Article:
The NHL, and hockey at many levels, were profoundly saddened by the death of Bryan Murray, the inspirational long-time coach and general manager, on Saturday. In Prince Edward Island, Doug Maclean was mourning the loss of one of his best friends and surely his greatest influence and mentor in the game.
Maclean, a hockey commentator for Rogers Sportsnet, worked with Murray for years as an assistant coach with the Washington Capitals and Detroit Red Wings, then as coach with the Florida Panthers when Murray was general manager.
[OBITUARY: Former Senators GM Bryan Murray dies at 74]
But their relationship long predated their work with NHL teams.
"I met Bryan when I was an 18-year-old in the Central Junior Hockey League and he was the all-star coach," Maclean said. "I remember leaving that game, having listened to Bryan speak for two days to a group of us, thinking, 'Does this guy know his hockey or what?' "
The two men would renew acquaintances when Murray's coaching would bring him through Charlottetown in Maclean's home province of P.E.I., and they kept in touch, even if their paths didn't intersect for some time.
But when Maclean was fired by the St. Louis Blues in 1988, when he was an assistant under coach Jacques Martin, Murray called him to come to Washington for a talk. He would be hired by Murray, the Capitals coach, their friendship and working relationship flourishing there and later in Detroit and with Florida.
"Bryan was a mentor and a great friend, and it was all really pretty amazing," Maclean said. "Truth be known, if it wasn't for Bryan, I'm not in the NHL. Jacques Martin gave me a great chance in St. Louis, out of the University of New Brunswick, but Bryan really made my career.
"We were together in Washington, then five years in Detroit, and then we were together in Florida. He helped me get the job coaching the Columbus Blue Jackets (2002-03), putting in a good word for me. We stayed in touch, whether we were coaching or managing against each other. Every time we were against each other, we'd spend time together."
Video: Former coach, GM Bryan Murray dies at 74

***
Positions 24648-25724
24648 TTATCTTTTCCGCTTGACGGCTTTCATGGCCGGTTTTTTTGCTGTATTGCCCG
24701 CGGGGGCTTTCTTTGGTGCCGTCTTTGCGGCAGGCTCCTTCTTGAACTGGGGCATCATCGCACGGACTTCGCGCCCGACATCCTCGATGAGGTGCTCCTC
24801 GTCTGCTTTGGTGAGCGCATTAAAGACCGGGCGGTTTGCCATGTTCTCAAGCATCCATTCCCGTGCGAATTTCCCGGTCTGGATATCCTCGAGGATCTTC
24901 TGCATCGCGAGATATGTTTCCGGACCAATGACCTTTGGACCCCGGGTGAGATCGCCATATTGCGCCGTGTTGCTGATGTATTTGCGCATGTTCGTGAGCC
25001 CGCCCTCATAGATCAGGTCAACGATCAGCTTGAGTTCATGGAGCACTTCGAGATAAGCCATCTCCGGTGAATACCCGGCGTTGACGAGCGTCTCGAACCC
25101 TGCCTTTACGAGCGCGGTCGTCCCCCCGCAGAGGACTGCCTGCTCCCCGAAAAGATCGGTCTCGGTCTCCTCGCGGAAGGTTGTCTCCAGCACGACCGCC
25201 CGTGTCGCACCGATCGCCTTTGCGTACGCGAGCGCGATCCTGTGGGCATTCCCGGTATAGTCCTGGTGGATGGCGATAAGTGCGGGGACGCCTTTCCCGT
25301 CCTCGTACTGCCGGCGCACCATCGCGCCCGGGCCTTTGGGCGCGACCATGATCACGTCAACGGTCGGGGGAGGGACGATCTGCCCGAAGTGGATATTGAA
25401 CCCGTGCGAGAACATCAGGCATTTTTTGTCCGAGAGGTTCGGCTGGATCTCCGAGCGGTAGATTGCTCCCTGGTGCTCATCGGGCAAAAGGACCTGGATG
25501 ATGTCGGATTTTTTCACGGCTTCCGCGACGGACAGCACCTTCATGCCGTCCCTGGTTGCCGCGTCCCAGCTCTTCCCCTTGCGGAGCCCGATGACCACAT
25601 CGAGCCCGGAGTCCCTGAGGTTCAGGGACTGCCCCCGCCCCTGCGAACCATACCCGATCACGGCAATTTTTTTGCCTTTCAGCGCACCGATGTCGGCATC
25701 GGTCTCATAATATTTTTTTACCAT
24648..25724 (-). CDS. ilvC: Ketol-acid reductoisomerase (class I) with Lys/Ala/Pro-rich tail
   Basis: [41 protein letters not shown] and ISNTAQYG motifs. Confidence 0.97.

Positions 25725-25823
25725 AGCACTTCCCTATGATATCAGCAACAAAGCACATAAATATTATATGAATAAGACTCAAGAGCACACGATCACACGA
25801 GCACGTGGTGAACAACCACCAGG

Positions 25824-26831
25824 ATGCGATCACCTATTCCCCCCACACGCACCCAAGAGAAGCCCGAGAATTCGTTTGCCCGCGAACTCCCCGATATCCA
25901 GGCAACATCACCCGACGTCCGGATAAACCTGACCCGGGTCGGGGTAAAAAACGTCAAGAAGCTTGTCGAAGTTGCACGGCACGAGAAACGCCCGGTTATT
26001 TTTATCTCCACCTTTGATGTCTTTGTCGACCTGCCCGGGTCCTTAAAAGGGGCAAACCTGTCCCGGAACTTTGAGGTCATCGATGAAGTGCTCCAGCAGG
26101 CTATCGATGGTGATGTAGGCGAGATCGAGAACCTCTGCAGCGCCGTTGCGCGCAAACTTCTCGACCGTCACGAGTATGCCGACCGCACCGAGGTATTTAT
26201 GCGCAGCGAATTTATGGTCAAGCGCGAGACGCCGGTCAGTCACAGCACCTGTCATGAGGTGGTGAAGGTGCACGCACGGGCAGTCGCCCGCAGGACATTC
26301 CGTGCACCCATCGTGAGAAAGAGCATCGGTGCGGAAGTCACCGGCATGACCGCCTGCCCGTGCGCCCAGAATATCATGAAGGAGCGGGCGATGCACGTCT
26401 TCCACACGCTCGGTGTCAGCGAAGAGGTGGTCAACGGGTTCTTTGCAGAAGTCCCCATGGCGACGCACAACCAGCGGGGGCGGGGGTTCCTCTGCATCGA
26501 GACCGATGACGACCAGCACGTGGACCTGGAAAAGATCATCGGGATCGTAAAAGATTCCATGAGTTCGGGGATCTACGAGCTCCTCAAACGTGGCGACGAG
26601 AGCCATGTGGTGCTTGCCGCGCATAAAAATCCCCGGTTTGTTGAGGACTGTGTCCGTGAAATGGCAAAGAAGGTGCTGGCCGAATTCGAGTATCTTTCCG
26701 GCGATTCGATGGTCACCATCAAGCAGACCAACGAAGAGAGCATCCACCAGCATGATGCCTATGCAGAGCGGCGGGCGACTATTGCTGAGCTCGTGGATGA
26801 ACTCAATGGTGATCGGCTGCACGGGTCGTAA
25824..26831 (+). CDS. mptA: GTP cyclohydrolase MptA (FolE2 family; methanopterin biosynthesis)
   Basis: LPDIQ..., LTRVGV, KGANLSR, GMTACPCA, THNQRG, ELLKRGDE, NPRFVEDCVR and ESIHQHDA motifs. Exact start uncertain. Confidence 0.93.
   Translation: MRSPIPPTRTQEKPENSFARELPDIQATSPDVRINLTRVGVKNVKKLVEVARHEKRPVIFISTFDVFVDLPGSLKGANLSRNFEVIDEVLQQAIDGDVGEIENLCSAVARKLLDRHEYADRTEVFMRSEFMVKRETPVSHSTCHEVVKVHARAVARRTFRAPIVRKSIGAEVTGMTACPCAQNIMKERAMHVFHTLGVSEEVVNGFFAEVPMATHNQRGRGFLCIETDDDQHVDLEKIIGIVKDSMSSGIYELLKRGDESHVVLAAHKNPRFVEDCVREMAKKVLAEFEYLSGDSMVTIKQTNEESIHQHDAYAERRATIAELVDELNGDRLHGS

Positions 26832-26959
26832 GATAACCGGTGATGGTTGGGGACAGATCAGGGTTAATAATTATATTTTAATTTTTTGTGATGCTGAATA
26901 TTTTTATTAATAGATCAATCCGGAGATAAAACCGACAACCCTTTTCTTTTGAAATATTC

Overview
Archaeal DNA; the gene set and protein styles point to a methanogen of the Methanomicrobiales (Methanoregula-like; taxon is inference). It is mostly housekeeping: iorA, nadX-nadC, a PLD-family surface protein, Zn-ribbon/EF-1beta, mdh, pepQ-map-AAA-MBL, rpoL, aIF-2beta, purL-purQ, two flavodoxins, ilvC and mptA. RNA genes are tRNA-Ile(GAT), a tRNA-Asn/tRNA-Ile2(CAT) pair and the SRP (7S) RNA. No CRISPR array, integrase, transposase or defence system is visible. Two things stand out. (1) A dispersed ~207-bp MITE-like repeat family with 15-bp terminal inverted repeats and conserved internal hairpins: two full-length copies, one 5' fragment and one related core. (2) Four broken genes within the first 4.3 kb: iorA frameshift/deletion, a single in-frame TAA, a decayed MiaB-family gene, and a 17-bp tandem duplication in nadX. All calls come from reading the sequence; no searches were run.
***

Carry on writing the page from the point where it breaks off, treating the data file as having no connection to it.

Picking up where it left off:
Maclean and Murray were each fired in Washington in 1990, leaving them "to hang out together on a daily basis wondering what the heck we were going to do next."
They didn't wonder long. Murray was hired as general manager and coach in Detroit for the 1990-91 season, and when Maclean was heading to an airport within hours of accepting the coaching job with the Philadelphia Flyers' American Hockey League team in Hershey, the phone rang.
"I told Bryan I'd just been offered the Hershey job and he told me, 'Well, you'd better change your plans because you're coming to Detroit with me,' " Maclean said, laughing. "I was unemployed one minute and then I had two job offers the same night."
They spent a few years together in Detroit, and when Murray became general manager of the Panthers in 1994, replacing Bobby Clarke, Maclean recalls sitting with his former boss at a Detroit restaurant one Saturday morning.
"I said to him, 'Bryan, I'm serious. I want the job in Florida.' " He said I'd been an assistant coach with him for a long, long time. He was getting heat to hire Larry Robinson and all these big names as his coach and I told him, 'Bryan, you'd be an idiot if you don't hire me.' He just looked at me and he walked away. A month later, he hired me and he took some serious heat. I have so much respect that he gave me that chance. We had some great, great times together."
Murray, a native of Shawville, Quebec, was hugely influential in the career of coach and former Panthers general manager Martin, who hails from the same neck of the woods.
Martin, now an assistant coach with the Pittsburgh Penguins, was studying for his Master's degree in business administration at the University of Ottawa in the mid-1970s when he recalls first meeting Murray, who then was coaching Rockland in Ottawa Valley Tier II junior.
Their paths would cross in major-junior hockey, and when Martin was offered his first NHL coaching job with St. Louis in 1986-87, straight out of junior and a Memorial Cup championship with Guelph, he sought Murray's counsel over coffee in Shawville.
"I've always seen Bryan as a sincere person, someone who was great at sharing his knowledge and experience," Martin said Saturday.
"He had a very successful career as a coach and general manager and he always was a person I had tremendous respect for. I've always looked up to him, not just for what he accomplished in the NHL, but as a human being."